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Learning in an Inclusive Multi-Modal Environment

Volume 12, Issue 3. Copyright © 2010. 17 pages.
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DOI: 10.4018/jcit.2010070102
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MLA

Graham, Deryn, Ian Benest and Peter Nicholl. "Learning in an Inclusive Multi-Modal Environment." JCIT 12.3 (2010): 28-44. Web. 20 Apr. 2014. doi:10.4018/jcit.2010070102

APA

Graham, D., Benest, I., & Nicholl, P. (2010). Learning in an Inclusive Multi-Modal Environment. Journal of Cases on Information Technology (JCIT), 12(3), 28-44. doi:10.4018/jcit.2010070102

Chicago

Graham, Deryn, Ian Benest and Peter Nicholl. "Learning in an Inclusive Multi-Modal Environment," Journal of Cases on Information Technology (JCIT) 12 (2010): 3, accessed (April 20, 2014), doi:10.4018/jcit.2010070102

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Abstract

This paper examines recent research in interaction design for inclusive learning and the development of ideas for further research into building an environment facilitating inclusive multi-modal learning. In this paper, the authors give a summary of the findings of the original case study on improving interaction design for teaching visually impaired students. The paper then describes and discusses further work on evaluating current assistive technology products, with conclusions being drawn on future research.
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Introduction

The findings arising from a case study on improving interaction design for teaching visually impaired students, in an inclusive learning environment, are presented. The original case study identified that a major problem for those with visual impairment when learning computer science (and probably any science or engineering discipline) is the need to draw and appreciate diagrams. The cognitive issues are often underestimated even for those with sight; a sighted person can look at a circuit diagram and see just as much as a blind person! It is important for everyone to have the circuit explained to them, particularly students, but understanding the essence of a diagram can be speeded up for those already familiar with the diagram and/or its constituent elements. The use of metaphors, orally supported, for assisting with location and navigation, etc. overcomes the “one size fits all solutions” that are often the norm. The findings of the original seed funded project led to the identification of design criteria and also led to an investigation into the feasibility of a large scale project. That project is to produce generic tools that create “multi-modal” teaching and learning courseware requiring both passive and active participation. By designing for the visually impaired, it has become apparent that the underlying functions usefully support those with aural, cognitive, physical and age-related impairments.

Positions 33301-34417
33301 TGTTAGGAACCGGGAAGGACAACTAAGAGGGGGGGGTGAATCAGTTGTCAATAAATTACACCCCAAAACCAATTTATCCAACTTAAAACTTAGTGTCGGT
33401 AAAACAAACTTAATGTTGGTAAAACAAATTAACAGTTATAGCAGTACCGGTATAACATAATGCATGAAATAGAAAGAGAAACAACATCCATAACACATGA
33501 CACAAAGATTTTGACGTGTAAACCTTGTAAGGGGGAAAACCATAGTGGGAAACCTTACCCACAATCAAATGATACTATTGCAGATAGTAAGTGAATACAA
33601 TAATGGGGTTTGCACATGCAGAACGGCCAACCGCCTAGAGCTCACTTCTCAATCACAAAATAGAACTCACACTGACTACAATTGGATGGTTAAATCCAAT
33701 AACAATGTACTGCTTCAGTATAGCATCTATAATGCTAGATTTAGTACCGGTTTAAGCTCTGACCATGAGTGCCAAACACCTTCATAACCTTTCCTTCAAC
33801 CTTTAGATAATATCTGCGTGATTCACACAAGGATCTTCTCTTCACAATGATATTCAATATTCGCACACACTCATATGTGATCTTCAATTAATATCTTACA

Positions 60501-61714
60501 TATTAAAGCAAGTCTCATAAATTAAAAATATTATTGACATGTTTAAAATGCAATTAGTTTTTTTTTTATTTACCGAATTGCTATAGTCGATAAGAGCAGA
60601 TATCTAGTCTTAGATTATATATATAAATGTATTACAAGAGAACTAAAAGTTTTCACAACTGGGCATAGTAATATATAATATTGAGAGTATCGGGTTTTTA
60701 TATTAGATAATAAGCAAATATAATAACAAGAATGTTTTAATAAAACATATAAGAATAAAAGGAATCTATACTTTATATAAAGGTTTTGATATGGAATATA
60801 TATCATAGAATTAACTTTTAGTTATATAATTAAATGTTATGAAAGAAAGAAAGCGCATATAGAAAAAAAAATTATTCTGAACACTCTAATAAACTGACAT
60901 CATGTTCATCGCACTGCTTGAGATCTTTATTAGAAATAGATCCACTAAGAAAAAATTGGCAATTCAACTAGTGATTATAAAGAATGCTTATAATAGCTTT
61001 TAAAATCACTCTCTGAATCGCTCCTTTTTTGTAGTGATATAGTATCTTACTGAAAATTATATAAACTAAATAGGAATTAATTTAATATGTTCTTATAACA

In the next section, a summary of the findings of the original case study on improving interaction design for teaching visually impaired students is presented. In the section that follows, further work on evaluating current assistive technology products is described, leading to a discussion and conclusions being drawn on future research in the final section.

The objectives of this paper are:

  • To outline the previous work (case study), summarising the findings which concentrated on usability.

  • To describe the follow-up work that focused on the functionality of existing devices.

  • To discuss the findings of the follow-up study and to draw conclusions for the direction of future research.

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Setting The Stage

Current interface design for teaching visually impaired students, even when SENDA (Special Educational Needs and Disabilities Act in mainland UK) or SENDO (Special Educational Needs and Disabilities Order in Northern Ireland) compliant, has often neglected the direct involvement of target users in determining the requirements specific for their needs. In particular, there is a lack of awareness of the cognitive issues for the spectrum of users deemed to be visually impaired. This research project, funded by the Higher Education Academy (HEA), aimed to determine and produce criteria for the design of interfaces, through the participation of target users from the outset, implementing these criteria in teaching exemplars in computer science at Ulster, and in electronics at York. An important constraint was that these criteria would be inclusive; usable by both sighted and partially sighted students as well as those with other impairments. Furthermore, inclusive design should not impede those without impairments, but potentially give greater variety to the ways in which they could learn or access information. This posed a considerable problem for both the exemplars at York for conveying electronic circuit diagrams and Ulster conveying Unified Modelling Language (UML) diagrams (Graham, Benest, & Nicholl, 2007b).

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